By the end of the decade, most automakers had switched from the more traditional assembly lines to assembly lines.
The result: The majority of modern cars are built at either the factory or the supplier side of the production line.
And that’s the case in a number of auto parts companies, where workers are paid well below the minimum wage, and where they’re often not allowed to have sick days, overtime or a guaranteed job safety net.
And for many of them, those who don’t have jobs, it can mean long hours, even days off.
But what if the automaker’s production line didn’t just work, but also made products?
What if the company’s entire supply chain didn’t exist, but rather, a tiny network of supply chain managers, suppliers, distributors, manufacturers and distributors?
If all that were possible, the company wouldn’t need to produce its own cars and trucks, but instead would be able to rely on parts made in other places to make its own vehicles.
In this case, it would be a very different world.
There are still some automakers that don’t build parts.
Ford has its own assembly line, but it also builds parts from suppliers, and these suppliers can make any number of things from parts to parts to other parts.
These suppliers, or even suppliers that buy parts from Ford, will be able manufacture parts for the vast majority of vehicles, regardless of whether they’re made in the assembly line or in some other way.
This is why there are plenty of suppliers who make all sorts of other parts, from suspension to lights, for all sorts the various vehicles we buy.
That’s a pretty simple, but hugely important distinction.
It also means that there are lots of ways to make a car.
There’s the “factory” option, where the company makes a car, or a truck, or whatever else the factory needs.
Then there’s the open source option, in which the company can build the car, truck or SUV themselves.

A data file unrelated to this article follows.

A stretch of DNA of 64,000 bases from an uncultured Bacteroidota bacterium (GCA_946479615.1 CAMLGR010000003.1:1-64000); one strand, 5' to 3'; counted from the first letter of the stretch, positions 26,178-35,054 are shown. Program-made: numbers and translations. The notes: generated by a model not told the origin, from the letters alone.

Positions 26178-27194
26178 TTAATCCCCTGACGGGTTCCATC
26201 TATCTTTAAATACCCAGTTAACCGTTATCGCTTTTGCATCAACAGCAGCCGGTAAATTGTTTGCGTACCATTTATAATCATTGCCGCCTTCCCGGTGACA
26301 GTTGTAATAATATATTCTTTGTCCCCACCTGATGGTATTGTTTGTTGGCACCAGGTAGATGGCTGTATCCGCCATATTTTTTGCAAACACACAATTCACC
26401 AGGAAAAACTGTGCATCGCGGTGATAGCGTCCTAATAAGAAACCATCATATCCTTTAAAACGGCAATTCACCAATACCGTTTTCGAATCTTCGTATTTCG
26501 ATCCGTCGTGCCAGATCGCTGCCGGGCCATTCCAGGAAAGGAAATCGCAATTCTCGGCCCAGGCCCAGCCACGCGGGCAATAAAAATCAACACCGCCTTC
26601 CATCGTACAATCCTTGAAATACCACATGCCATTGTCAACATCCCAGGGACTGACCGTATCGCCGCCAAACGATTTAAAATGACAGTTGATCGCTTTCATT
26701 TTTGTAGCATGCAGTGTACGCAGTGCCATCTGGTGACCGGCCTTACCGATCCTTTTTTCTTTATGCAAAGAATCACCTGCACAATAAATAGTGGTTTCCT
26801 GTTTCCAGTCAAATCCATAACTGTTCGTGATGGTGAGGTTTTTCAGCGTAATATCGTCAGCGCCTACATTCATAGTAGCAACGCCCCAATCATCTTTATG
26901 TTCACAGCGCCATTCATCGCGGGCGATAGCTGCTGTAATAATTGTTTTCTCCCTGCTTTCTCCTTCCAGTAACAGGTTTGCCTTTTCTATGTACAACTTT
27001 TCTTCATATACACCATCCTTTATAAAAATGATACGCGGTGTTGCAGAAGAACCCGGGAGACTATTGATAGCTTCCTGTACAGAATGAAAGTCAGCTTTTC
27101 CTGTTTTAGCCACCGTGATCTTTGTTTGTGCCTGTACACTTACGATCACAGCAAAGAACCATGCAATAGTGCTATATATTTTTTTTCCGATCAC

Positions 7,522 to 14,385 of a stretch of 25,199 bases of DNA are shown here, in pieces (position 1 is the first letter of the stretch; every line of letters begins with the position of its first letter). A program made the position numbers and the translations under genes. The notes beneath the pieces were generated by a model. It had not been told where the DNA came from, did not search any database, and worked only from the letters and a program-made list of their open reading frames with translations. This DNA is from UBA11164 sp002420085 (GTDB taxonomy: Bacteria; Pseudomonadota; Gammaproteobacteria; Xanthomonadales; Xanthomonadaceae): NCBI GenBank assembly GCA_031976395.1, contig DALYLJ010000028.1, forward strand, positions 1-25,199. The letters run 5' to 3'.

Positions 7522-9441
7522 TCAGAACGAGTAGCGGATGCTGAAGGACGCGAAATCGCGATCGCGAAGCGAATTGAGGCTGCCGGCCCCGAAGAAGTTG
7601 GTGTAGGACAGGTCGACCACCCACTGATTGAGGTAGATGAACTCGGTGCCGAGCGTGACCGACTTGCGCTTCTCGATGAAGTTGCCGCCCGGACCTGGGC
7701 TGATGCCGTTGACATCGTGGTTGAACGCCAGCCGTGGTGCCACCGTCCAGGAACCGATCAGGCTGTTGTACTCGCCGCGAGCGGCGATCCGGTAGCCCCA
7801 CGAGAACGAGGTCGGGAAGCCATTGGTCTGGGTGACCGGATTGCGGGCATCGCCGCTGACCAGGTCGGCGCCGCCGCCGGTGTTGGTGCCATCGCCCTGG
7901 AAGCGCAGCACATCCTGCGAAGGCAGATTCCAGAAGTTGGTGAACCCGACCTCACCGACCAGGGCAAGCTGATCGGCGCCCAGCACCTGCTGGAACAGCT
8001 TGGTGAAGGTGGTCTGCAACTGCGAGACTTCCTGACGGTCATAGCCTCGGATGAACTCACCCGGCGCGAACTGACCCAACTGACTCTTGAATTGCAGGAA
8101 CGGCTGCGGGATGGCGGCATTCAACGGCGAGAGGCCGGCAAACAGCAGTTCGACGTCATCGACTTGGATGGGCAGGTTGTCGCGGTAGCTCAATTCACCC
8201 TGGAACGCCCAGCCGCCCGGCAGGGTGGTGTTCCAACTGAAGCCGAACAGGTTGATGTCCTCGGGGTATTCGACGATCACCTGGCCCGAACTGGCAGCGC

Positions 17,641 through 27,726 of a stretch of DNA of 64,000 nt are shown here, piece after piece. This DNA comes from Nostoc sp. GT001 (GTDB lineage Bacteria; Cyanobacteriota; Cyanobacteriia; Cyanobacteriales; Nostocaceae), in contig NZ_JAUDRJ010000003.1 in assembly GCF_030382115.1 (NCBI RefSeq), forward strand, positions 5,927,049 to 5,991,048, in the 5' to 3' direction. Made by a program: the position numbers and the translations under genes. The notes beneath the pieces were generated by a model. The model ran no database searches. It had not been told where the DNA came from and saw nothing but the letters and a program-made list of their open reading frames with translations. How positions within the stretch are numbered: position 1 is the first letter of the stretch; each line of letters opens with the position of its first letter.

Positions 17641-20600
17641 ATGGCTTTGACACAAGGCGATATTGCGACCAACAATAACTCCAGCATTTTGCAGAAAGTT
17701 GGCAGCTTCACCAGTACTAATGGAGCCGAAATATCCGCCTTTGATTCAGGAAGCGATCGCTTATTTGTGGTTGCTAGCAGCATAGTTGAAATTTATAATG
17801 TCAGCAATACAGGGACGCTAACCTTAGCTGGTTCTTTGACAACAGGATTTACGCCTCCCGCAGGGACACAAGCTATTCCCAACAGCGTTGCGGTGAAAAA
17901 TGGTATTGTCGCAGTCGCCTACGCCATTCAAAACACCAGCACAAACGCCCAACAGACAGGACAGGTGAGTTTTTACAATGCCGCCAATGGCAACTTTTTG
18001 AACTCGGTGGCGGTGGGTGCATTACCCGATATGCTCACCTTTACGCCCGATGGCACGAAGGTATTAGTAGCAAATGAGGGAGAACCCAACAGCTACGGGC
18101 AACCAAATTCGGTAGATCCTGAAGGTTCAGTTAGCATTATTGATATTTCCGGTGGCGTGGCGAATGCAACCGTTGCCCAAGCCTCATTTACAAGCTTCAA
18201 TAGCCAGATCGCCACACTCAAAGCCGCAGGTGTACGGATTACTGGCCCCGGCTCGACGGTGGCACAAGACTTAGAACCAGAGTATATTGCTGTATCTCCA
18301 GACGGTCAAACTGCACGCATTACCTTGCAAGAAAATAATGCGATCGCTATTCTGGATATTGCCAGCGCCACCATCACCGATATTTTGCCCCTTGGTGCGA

Then finally there are the independent makers, in all of which case the company does the actual manufacturing.
And these all make the same cars, trucks or SUVs, whether they are made in factories or not.
That means that the companies that make them all have a common set of manufacturing processes.
In the future, we’re going to see lots of things that look like this.
If the factories don’t need parts, the people who make them can build them on their own, without having to rely upon factories or suppliers or suppliers and suppliers.
And if the factories do need parts for their products, they can make them at home.
And this is where the world could go.
This kind of open source manufacturing has already been done in some small ways, such as in the auto parts business, where some automakers have made their own cars.
And it could continue to happen.
In fact, it could expand further, with the creation of a whole new type of manufacturing, in the form of open hardware, or open-source manufacturing.
It’s a term that comes up a lot in the tech world.
It refers to the open design that exists when a manufacturer can use its own components to build an object on a 3D printer, for instance, or the open hardware of the Raspberry Pi, the computer system used to create digital art.
The open source model could be similar to open hardware.
And in the future it could become more like open hardware in that it could allow companies to make parts at home, even if they don’t make the cars or trucks themselves.
So if you’re looking for a future that could be more like what we have now, open source could mean a lot more than simply building things at home for your own use.
What’s more, open hardware could be used for things like building robots, autonomous vehicles, autonomous software and much more.
In a world where open source is available to everyone, the possibilities for new manufacturing models, new technologies and new industries could expand.
The next time you hear someone say that they’d like to see more automation, think about the future of manufacturing.
That is the future that open source has opened up.
In other words, open sources could mean the future is possible.
This article was originally published at The Huffington-Post and is republished here with permission.